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Discussion Starter #1
Especially in the service area? I was thinking about asking the local shop if they do apprenticeships for the service area, and I was just wondering if you guys thought I would get much out of it if they do apprenticeships at all. Can you only work on the bikes if you have some sort of certification? I really wanted to work on Ducatis but should I be looking some place else to get shop time?
Thanks
 
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I can't imagine any ducatisti being very pleased at the thought of paying an $85/hr. labor fee for an apprentice to put his hands on their bike, regardless of how well-intentioned he may be.
 

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Ummm... Other brand shops start guys out as "lot boys" doing menial things for the mechanics, as they learn more they do more, but never "real" mechanic stuff, unless they have gone to school for that.Pay is not real good either as a "lot boy"
 
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If you're really serious about learning the trade then look into attending Motorcycle Mechanics Institute (MMI). I'm sure they have a web page you can look at and I know they advertise in various motorcycle magazines. Once you graduate from there it should be just a matter of making the rounds and finding a shop that'll hire you. After that I'm sure that Ducati has its own in-house training set up for Ducati technicians, which is usually paid for by the shop you're employed by. Good luck!
 

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Soooo, who do you think comes out of AMI? Artisans? No. Apprentices with a little "book knowledge". And how much of that $85/hour do you think the mechanic makes? Likely less than $10.

Some people have regard for my experience. I've been wrenching on my own motorcycles to increasing degrees for approaching 18 years now, yet I haven't been to AMI or MMI. And nearly every time I work on a motorcycle, I learn something new. Thankfully, most of what I learn now is the easy way!!

Whenever at a shop, bear in mind that many of the employees you're interfacing with may never afford to own a Ducati. Or they may go seriously into debt to get one.

Chris

I can't imagine any ducatisti being very pleased at the thought of paying an $85/hr. labor fee for an apprentice to put his hands on their bike, regardless of how well-intentioned he may be.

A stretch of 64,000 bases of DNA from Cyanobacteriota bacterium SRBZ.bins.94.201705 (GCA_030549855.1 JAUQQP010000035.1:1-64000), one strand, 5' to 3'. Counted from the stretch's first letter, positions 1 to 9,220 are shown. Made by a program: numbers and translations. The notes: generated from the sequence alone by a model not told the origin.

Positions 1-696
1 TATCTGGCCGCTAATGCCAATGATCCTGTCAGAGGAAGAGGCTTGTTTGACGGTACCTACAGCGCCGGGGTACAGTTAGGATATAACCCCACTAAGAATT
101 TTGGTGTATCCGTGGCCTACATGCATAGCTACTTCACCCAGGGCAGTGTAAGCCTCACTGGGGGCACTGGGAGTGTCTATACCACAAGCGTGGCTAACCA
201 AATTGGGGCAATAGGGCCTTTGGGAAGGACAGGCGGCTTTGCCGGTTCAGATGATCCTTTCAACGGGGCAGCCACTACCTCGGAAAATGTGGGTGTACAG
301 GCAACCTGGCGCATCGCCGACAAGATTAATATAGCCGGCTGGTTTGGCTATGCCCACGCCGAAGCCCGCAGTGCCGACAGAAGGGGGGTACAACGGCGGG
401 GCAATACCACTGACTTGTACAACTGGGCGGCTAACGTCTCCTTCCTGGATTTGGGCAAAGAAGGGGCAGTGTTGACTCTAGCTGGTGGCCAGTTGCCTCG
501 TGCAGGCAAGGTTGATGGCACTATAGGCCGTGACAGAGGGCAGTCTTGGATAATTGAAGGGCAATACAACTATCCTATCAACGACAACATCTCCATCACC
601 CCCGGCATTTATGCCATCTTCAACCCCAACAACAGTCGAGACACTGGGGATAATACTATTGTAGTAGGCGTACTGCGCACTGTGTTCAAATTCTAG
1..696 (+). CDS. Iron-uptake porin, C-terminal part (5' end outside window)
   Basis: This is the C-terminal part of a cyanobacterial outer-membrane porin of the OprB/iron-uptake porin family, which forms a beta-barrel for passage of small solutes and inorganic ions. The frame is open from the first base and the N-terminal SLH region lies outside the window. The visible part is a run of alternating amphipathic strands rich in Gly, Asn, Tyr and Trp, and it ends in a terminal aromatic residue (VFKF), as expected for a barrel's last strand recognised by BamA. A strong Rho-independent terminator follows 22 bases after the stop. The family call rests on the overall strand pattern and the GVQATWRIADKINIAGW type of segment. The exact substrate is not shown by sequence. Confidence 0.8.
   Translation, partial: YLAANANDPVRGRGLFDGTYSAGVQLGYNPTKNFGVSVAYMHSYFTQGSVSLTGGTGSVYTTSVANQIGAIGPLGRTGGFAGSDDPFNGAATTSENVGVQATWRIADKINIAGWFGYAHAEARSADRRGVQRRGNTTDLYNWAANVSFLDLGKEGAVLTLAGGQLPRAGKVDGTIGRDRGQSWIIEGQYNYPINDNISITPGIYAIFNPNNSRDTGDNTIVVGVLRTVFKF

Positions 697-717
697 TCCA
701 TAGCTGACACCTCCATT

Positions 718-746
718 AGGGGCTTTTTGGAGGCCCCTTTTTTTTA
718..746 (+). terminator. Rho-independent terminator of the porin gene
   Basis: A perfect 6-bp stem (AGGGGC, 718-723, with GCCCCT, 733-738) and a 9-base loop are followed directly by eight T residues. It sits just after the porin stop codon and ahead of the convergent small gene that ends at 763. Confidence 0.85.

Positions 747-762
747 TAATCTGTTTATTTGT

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Even the most knowledgable Suspension person can be a idiot... I had my suspension checked back in November by a touted know it all. Well he cracked my seat cowl, guess who had to buy me a new seat cowl with original sticker and had to clear coat it? Know it all suspension boy. Yeah, one more reason Marty and Mike will only touch my Monster.
 
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Discussion Starter #10
i worked at my friend's (non-dealership) shop to fill time and pay for parts for a race bike. but honestly, my buddy - the owner - really just didn't make much money. the best part for me was the comraderie with my racing buddies during and after work.

i also have another friend that owns the kawasaki dealership where i bought my first bike. his wife works with him. the dealership is open 6 days a week. they have 2 kids that have grown up in the dealership. their crib was the area under the desk with the pc. it was always funny to see them selling bikes while trying not to step on the kids.

i have another friend who went to MMI. he's not a mechanic anymore because working on bikes made hiem not love bikes.

i figure the best way to get the experience is to do what i did... work for free at a friend's shop. it allowed me to work on the bikes on the weekend and learn by osmosis.

if you really want to work on bikes, get the job - just don't expect to make much money. the real payoff is when you can be doing what you love or being around your friends.

and if the gf/wife isn't into bikes, it will get ugly because they might not support ya spending all your time getting greasy for no money.

so there's my not a pretty picture. but all said, that year at my buddie's shop was the best year of my life. broke. but always around the bikes.
 
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